Codename: Rob Bricken
Base of Operations: Topless Robot
History: Rob Bricken was a normal, nerdy teen who simply enjoyed anime, comic books and terrible science fiction and fantasy novels in reasonable amounts until the new Star Wars figures came out in 1995. This set Rob down a dark path of insane toy collecting, which led to him waking up at 5 am on Saturdays, during college, to wait outside Toys R Us for the possibility of buying a Rancor Master figure. At a certain point, Rob realized his toy obsession had reached Trainspotting/heroin addiction-like proportions, and decided he want to know the touch of a woman again, and gave it up.
Unfortunately, he was almost immediately hired as an Associate Editor of ToyFare magazine in 2001; however, by forswearing all Star Wars figures, he managed to keep his toy-buying at a reasonable level. As Rob was the only person at Wizard Entertainment who knew why Goku’s hair sometimes turned yellow in Dragonball Z, he was put in charge of Anime Insider magazine, which he edited until 2006.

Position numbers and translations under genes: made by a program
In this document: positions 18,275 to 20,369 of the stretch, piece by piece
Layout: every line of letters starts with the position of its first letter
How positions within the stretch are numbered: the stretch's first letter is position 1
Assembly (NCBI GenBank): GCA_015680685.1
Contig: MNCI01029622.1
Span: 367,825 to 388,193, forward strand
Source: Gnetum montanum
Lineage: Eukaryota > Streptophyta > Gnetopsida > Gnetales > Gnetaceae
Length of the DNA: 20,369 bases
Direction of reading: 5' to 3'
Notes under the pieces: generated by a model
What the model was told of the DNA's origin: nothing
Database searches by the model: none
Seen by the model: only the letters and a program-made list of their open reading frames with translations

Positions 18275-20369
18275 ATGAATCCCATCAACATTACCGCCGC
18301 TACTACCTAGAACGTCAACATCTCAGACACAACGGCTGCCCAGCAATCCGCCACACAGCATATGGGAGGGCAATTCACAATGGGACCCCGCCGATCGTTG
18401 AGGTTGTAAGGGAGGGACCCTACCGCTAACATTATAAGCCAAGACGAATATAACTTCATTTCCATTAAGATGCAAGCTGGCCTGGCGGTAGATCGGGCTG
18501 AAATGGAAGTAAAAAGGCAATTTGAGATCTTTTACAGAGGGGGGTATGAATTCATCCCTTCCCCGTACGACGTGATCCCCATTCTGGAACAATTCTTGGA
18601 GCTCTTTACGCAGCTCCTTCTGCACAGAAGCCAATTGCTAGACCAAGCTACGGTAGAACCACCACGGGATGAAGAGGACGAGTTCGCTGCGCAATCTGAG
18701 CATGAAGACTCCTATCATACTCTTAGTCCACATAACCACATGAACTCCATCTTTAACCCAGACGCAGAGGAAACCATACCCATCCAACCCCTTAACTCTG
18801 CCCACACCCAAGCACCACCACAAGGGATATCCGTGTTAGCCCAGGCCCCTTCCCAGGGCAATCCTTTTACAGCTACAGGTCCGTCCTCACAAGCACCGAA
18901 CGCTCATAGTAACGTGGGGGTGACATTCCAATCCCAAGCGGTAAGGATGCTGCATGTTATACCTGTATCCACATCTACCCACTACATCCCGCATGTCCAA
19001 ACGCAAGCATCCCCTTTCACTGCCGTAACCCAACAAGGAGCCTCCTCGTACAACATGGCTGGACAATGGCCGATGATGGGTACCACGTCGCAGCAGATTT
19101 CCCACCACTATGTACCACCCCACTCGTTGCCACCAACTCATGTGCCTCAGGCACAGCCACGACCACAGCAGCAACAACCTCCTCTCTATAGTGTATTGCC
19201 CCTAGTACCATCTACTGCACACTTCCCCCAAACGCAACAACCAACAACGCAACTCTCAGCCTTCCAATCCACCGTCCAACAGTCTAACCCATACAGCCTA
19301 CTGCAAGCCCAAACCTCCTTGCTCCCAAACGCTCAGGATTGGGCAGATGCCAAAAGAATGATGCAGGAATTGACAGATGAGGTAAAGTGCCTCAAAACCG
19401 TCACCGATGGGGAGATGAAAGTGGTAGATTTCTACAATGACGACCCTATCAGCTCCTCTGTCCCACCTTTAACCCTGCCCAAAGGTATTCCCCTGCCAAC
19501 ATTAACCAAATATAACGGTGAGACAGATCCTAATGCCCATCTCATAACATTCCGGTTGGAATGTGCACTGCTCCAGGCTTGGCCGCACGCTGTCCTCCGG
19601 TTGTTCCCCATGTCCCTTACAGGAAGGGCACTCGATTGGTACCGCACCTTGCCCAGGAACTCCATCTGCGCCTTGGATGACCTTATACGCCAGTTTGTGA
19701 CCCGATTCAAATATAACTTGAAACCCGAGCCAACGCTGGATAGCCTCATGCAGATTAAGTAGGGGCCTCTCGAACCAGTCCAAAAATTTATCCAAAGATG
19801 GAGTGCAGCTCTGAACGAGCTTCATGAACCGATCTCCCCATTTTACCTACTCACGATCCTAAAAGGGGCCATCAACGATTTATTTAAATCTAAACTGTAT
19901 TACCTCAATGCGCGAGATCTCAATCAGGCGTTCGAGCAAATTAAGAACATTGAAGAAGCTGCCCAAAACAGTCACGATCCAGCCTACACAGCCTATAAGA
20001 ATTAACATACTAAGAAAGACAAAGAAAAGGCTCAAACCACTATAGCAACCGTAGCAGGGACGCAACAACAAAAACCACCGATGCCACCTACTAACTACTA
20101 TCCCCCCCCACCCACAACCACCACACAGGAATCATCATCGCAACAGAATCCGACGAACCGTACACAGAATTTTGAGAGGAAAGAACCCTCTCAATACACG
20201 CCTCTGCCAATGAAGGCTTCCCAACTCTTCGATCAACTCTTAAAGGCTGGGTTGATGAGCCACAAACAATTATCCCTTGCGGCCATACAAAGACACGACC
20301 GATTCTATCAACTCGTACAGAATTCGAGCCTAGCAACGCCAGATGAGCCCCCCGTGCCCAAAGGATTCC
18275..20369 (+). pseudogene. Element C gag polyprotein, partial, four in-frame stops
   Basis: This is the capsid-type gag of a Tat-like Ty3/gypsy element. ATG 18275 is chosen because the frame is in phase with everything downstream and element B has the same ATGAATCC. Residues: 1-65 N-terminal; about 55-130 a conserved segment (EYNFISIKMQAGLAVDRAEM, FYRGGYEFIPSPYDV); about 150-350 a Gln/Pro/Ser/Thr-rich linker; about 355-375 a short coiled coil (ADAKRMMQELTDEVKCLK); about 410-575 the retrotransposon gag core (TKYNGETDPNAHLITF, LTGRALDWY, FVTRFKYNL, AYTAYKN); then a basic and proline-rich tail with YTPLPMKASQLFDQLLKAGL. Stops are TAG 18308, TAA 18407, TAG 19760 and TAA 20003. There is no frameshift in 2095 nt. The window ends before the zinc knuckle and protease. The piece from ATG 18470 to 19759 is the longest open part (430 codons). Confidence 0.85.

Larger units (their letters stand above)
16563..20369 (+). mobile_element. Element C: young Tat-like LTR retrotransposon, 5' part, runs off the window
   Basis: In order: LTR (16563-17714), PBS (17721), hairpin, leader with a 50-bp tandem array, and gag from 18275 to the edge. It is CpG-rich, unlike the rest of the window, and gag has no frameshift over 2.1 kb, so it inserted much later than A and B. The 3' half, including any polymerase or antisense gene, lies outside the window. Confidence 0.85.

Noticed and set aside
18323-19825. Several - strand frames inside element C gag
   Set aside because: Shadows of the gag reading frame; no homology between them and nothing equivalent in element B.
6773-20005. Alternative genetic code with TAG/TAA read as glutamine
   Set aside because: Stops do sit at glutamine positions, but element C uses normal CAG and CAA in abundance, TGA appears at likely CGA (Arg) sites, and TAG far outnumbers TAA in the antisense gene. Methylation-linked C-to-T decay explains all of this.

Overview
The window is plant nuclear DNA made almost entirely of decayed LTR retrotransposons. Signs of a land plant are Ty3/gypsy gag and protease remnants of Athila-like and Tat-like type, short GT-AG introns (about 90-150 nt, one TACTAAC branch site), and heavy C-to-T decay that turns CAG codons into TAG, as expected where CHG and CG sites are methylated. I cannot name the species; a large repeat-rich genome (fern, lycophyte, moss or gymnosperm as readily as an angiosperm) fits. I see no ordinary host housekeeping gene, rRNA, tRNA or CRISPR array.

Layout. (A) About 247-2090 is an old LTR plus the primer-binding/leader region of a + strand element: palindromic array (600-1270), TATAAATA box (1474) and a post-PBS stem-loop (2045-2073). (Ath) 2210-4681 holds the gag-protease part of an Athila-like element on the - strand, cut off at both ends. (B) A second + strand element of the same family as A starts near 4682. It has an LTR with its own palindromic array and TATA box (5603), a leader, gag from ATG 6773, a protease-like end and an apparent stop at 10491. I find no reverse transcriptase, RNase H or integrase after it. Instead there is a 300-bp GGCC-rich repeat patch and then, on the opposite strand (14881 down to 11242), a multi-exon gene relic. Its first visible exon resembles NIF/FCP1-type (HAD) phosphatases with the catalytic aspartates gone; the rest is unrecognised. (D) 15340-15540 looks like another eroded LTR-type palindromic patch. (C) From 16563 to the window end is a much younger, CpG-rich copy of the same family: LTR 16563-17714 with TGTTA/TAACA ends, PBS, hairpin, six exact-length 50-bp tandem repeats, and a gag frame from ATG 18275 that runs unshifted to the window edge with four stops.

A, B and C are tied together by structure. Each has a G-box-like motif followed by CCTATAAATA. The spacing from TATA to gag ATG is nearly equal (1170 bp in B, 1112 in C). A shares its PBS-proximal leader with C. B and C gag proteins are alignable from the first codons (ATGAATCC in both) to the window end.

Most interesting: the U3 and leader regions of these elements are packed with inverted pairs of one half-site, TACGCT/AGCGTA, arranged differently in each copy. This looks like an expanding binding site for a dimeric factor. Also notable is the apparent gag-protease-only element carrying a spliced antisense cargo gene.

After a doomed, duplicitous internet venture, Rob was hired by Village Voice Media for incredibly low pay to create, write and edit ToplessRobot.com, the internet’s 466th most popular site for nerd news and humor, covering movies, games, anime, comics, acts of nerdery, and whatever Rob finds himself able to rant about. Since he has no other job, he tends to write for it all day, as well as editing feature-length Daily Lists of various nerd interest and discussion. Topless Robot receives about a million visitors per month, and has been mentioned by Gawker, Wired, Defamer, New York magazine, and several other far more popular and influential websites.
PG: What were your favorite toys or toy lines when you were growing up?
RB: I’ve always been a big Star Wars fan, but Masters of the Universe was my obsession as a kid (and pretty much now). The incredible variety of characters, designs, and action features just captivated me. Between my younger brother and myself, we had just about everything in the line. I honestly feel MotU is more than the sum of its parts; by having all of them, it was something far more unique and special than Transformers, G.I. Joe or even Star Wars.